Morrissey left thousands of fans upset and incredulous when he walked off the stage at the Coachella Festival in 2009. Even his most ardent supporters accused the ex-frontman of the Smiths of being unprofessional and having little respect for the audience. And what on earth could have motivated such an extreme gesture? The “unbearable” odor of cooking meet from the barbecues around the festival, which he could smell from the stage. Ok, the crowd may have had a point, but then again, this is the artist whose 1985 album was entitled, Meat is Murder, and who has been a vocal animal activist and vegan for over twenty-five years.
Today, there are many bands who are happy to go public about their vegetarianism or veganism. Some A-list stars who have 100% veggie meals served in their dressing rooms include Alanis Morissette, Andre 3000 of Outkast, Fiona Apple, Sinead O'Connor, Elvis Costello, Thom Yorke, and Prince. Others, like Moby, take the issue a step further and make animal rights and the environment part of their public persona. Richard Melville Hall, the great-grandson of Herman Melville, has written two books on the subject of meatless eating: Teany Book: Stories, Food, Romance, Cartoons and, of Course, Tea, a vegan recipe book, and Gristle: From Factory Farms to Food Safety (Thinking Twice About the Meat We Eat) in which he aims to “demonstrate the dangerous consequences of meat products.” Along with Kelly Tisdale, he founded the vegan Teany Cafe in New York, which serves everything from tisane to a full meal, including dessert.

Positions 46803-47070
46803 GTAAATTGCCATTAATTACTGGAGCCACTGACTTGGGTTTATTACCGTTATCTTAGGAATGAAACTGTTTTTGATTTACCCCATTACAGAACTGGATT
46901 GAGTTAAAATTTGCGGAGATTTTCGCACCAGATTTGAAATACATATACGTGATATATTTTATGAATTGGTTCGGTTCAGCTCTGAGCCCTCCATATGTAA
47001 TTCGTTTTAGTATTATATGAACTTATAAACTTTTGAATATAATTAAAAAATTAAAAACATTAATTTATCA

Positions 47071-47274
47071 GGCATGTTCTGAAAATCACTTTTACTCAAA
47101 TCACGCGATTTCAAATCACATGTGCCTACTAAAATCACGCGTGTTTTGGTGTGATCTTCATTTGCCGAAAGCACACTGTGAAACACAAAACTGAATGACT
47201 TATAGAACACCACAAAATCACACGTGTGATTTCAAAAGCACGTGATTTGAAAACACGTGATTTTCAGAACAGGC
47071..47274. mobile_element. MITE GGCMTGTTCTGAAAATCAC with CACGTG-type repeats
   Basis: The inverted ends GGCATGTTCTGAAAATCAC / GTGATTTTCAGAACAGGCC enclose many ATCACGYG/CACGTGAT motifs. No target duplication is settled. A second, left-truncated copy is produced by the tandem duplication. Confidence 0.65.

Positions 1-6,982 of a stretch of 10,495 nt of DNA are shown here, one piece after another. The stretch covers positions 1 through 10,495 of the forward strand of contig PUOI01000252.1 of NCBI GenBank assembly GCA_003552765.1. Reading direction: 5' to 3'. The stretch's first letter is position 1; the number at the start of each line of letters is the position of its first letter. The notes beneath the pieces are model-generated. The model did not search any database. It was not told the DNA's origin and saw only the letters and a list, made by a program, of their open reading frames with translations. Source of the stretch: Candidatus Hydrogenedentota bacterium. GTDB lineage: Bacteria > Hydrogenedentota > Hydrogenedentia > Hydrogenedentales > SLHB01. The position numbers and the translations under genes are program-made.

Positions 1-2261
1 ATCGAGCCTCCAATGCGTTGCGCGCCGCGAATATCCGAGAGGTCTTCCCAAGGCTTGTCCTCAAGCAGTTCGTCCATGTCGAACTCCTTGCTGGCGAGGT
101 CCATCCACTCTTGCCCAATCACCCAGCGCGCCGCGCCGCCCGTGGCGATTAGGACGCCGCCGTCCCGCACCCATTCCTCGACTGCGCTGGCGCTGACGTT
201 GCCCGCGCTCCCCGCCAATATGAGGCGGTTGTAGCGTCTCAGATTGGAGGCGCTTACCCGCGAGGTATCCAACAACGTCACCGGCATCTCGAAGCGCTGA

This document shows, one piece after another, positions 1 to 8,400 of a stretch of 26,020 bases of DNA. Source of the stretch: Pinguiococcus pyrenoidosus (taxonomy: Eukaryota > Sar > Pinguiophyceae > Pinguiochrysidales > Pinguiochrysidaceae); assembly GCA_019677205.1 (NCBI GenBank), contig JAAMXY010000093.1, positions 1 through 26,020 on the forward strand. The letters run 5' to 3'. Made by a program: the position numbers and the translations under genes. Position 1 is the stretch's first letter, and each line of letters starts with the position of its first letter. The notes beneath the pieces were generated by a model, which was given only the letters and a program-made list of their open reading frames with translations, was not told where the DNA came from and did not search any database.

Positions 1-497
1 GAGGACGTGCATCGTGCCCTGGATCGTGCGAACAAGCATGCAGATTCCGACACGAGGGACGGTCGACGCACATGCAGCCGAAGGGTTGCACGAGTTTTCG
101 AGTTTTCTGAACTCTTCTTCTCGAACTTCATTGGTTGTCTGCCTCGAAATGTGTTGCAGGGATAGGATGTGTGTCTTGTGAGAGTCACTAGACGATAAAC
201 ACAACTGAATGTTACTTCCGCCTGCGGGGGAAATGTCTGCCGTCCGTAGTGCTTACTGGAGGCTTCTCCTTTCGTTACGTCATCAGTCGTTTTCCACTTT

Jón Þór Birgisson aka Jónsi, the frontman of the Icelandic band Sigùr Ros, maintains a parallel project (that combines music, graphic art and video), Jónsi & Alex, together with his partner Alex Somers. Their albums Riceboy Sleeps and All Animals evoke an ideal, dreamy world of clean, pure waters and untouched land – seeping with love for nature and the environment. And in fact, both Jónsi & Alex are raw food vegans, and they use their website to publish video tutorials of recipes like Green Soup, Pistachio Pate, Arkansas Apple Pie and Raw Vegan Zucchini Lasagna. The entertaining videos, shot in their garden in Reykjavik, all require the use of only a blender: there’s no fire, stove or even an air-drier, which so many raw foodists use to dry vegetables and seeds at temperatures below 40°/45° C. Raw foodists eat only fresh, raw plant foods, which are still full of pure nutrients. Raw food is thought to provide more energy and vitality than cooked food, and J&A’s recipes are actually fast and simple. Visitors to their site can download their free pdf food bookGood Heart, which features 18 recipes and gorgeous photographs.
Now a three-Michelin-star restaurant, Noma has changed, but not necessarily on the plate. According to Kenneth Foong, it's all about the way the team works, which is closer to a tech company than a traditional restaurant. Read our exclusive interview with Noma's head chef.